A Turkish court on Friday opened the trial in absentia of two former aides of Saudi Crown Prince Mohammed bin Salman and 18 other Saudi nationals over the 2018 killing of Washington Post columnist Jamal Khashoggi.
Khashoggi, who was a Washington Post columnist and a staunch critic of Saudi Arabia’s ruler, Prince Mohammed bin Salman, was last seen entering the Saudi consulate in Istanbul on October 2, 2018, where he had gone to obtain documents for his wedding to his fiancee, Hatice Cengiz.
Khashoggi, who was 59-years-old at the time, was killed at the consulate and his body reportedly dismembered.
The murder of the journalist sparked international outrage with many calling for the prosecution of bin Salman who was seen as the brain behind the killing.
The Saudi prince has continued to deny having a hand in the murder.Turkish President, Recep Tayyip Erdogan, has consistently insisted that the order to murder Khashoggi came from “the highest levels” of the Saudi government.
In 2019, a United Nations investigation found that high-level Saudi officials had carefully planned and endorsed the murder.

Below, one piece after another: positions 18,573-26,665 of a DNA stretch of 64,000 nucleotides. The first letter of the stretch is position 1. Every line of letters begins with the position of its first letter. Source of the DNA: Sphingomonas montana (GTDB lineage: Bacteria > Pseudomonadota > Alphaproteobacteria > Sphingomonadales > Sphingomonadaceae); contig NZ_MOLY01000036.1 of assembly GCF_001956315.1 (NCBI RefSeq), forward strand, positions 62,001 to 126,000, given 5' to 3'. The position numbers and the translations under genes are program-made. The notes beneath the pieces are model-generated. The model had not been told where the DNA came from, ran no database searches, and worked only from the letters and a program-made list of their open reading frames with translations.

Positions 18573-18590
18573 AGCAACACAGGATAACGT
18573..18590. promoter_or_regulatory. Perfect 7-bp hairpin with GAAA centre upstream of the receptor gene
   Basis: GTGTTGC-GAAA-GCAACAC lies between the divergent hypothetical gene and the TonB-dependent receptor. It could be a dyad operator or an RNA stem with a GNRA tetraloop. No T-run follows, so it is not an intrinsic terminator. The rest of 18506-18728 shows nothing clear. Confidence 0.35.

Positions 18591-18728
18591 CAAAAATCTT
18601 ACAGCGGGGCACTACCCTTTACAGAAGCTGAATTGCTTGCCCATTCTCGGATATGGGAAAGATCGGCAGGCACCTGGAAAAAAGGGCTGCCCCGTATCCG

And following an investigation, Turkish prosecutors in March accused Saud al-Qahtani, a former senior adviser to bin Salman and Ahmad al-Asiri, Saudi Arabia’s former deputy intelligence chief, with incitement to first-degree murder.
Another 18 Saudi nationals were charged with premeditated murder with prosecutors seeking life sentences for all of the accused.
The defendants all left Turkey and Saudi Arabia has refused to extradite them while a “Red Notice” detention requests via Interpol have been issued for the 20 men.
The indictment included evidence from phone records and CCTV footage of the suspects and named 54 witnesses, including 26 Turkish members of staff of the consulate and the consul’s residence.